At the mention of strawberries eaten in Japan, most people will probably have the impression that this is a fruit typically harvested in spring between March and May. Do you know that these strawberries available in spring are usually grown using natural methods? In order to cope with the high demand for these lovely red jewels, especially during the Christmas season when they are used in desserts such as strawberry shortcake, there is another harvesting season between December and February for strawberries grown in greenhouses. If you are going to be in Japan this winter 2017 and love strawberries, how about heading to these 5 places to enjoy a strawberry feast to your heart’s content?
Luxury hotel the St. Regis Osaka’s French bistro, RueD’or, is holding their strawberry buffet entitled LOVE STRAWBERRY (Japanese only), from 5 January to 31 May 2017, which features a total of 50 food and drink items made from these red jewels. For a price of 5,800 yen (inclusive of tax) each and half price for children between the ages of 4 and 12 years, you get to enjoy the spread for two hours, between 3:00 pm and 5:00 pm, while being surrounded by decorations with a red color theme and romantic music playing in the background.
For people who aren’t into desserts, fret not because there is a selection of savory French cuisine so you can enjoy the buffet as well. Reservations are required so you can call 06-6258-3333 between 10:00 am and 8:00 pm for inquiries first and submit your reservation online. There will be a cancellation penalty of 50 percent of the cost if you cancel the day before your reservation date and 100 percent if it’s done on the same day.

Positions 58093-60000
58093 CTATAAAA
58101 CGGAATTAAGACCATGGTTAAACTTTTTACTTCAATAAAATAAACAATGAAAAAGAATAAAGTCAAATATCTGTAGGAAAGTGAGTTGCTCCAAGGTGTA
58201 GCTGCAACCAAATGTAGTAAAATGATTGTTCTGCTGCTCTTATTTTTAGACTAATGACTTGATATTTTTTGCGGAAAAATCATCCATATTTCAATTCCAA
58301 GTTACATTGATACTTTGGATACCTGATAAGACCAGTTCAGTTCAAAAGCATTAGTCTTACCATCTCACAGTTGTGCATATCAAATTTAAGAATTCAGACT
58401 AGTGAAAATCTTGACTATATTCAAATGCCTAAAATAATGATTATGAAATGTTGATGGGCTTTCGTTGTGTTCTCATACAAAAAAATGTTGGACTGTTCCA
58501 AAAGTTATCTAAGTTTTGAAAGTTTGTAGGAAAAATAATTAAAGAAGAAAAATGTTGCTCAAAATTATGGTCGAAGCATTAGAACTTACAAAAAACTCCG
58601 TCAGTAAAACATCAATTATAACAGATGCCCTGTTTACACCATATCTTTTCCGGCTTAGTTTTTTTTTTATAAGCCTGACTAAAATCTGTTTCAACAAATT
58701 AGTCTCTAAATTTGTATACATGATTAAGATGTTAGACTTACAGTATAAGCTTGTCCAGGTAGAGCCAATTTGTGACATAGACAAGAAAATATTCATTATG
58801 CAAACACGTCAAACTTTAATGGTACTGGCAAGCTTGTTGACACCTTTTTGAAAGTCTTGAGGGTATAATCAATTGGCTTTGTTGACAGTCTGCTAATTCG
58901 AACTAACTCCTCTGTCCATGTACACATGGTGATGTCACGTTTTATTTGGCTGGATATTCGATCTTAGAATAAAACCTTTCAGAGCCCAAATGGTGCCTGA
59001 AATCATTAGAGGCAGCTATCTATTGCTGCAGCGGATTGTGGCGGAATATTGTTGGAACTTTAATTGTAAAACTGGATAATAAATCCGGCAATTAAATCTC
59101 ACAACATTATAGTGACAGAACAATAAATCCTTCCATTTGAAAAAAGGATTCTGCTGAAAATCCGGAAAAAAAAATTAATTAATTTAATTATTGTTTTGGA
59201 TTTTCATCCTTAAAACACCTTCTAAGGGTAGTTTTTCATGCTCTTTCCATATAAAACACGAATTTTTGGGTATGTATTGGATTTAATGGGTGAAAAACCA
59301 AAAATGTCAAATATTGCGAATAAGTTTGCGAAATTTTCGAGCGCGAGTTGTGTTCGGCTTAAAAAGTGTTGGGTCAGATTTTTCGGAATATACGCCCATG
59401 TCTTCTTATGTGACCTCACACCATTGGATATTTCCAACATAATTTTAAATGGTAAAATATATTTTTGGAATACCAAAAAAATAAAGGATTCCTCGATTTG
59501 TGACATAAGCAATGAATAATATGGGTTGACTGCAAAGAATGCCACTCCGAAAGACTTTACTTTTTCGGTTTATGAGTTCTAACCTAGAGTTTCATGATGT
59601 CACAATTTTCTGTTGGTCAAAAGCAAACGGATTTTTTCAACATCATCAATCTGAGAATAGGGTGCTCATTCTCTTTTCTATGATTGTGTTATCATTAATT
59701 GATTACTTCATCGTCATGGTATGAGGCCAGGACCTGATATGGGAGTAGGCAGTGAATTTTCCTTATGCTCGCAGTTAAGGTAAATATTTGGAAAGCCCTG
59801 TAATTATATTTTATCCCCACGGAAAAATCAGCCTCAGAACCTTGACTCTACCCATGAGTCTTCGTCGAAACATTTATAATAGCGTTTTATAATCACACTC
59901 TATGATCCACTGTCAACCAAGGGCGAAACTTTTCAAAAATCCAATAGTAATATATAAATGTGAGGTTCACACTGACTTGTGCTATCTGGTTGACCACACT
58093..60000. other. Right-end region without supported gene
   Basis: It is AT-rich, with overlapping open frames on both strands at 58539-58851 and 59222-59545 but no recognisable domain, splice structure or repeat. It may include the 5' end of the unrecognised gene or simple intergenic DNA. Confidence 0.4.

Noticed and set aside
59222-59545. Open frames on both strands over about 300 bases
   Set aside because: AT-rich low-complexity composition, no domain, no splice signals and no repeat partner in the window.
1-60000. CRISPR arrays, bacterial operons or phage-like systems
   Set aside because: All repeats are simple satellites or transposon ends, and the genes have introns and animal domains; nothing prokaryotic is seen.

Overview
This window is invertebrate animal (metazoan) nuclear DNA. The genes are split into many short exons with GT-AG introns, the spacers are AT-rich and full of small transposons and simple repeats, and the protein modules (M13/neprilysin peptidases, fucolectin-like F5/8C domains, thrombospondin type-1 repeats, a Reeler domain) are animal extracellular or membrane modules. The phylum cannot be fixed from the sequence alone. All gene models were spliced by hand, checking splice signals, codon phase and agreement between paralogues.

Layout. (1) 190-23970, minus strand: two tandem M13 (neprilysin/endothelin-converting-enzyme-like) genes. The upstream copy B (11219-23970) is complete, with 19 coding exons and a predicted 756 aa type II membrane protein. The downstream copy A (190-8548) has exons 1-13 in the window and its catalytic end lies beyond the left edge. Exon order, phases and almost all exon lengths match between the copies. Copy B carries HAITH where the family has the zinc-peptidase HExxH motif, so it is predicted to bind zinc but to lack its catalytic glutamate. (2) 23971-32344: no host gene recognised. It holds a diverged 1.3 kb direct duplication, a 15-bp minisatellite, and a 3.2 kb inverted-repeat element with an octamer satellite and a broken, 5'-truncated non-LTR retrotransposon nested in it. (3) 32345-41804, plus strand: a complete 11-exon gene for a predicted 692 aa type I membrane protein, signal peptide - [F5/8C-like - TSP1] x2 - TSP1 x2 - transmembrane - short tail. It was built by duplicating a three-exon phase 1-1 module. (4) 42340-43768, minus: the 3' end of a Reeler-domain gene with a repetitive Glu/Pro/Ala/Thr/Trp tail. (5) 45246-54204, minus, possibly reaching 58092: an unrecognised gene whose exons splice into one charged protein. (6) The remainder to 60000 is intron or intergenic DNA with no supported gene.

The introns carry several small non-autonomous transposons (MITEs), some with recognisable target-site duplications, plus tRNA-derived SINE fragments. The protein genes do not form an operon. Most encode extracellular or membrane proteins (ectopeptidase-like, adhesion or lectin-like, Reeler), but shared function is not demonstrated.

Starting with the restaurant’s signature St. Regis’ strawberry welcome drink, look forward to an extensive spread including fresh strawberries, strawberry shortcakes, chiffon cakes, ring cakes, muffins, tarts, tiramisu, Japanese-style youkan, Paris-Brest, red velvet rolls, mousse cakes, soup, cookies, macarons, popcorn, daifuku (大福), sandwiches, salad, maki-zushi (巻き寿司), French toast, grilled salmon, pork fillets, wine jam, grilled chicken, and cocktails. You will be surprised to see how versatile the strawberry can be in the culinary world!
Afternoon Tea offers a variety of food and drink items in its shops located at various places in Japan so you can visit their website for a full list of their branches. They are going to launch their new English-style menu featuring some limited edition items using strawberries as part of their event, “Like Strawberry! (苺づくし),” which is ongoing until 8 February 2017.
Some of the signature items available during this period include the fluffy strawberry shortcakes made from a walnut cake base and served with gelato, whipped cream, and fresh strawberries, which cost 940 yen each on its own and 1,440 yen if served with tea. As for the strawberry and rose layered soda which costs 890 yen, it will be available from 10 January.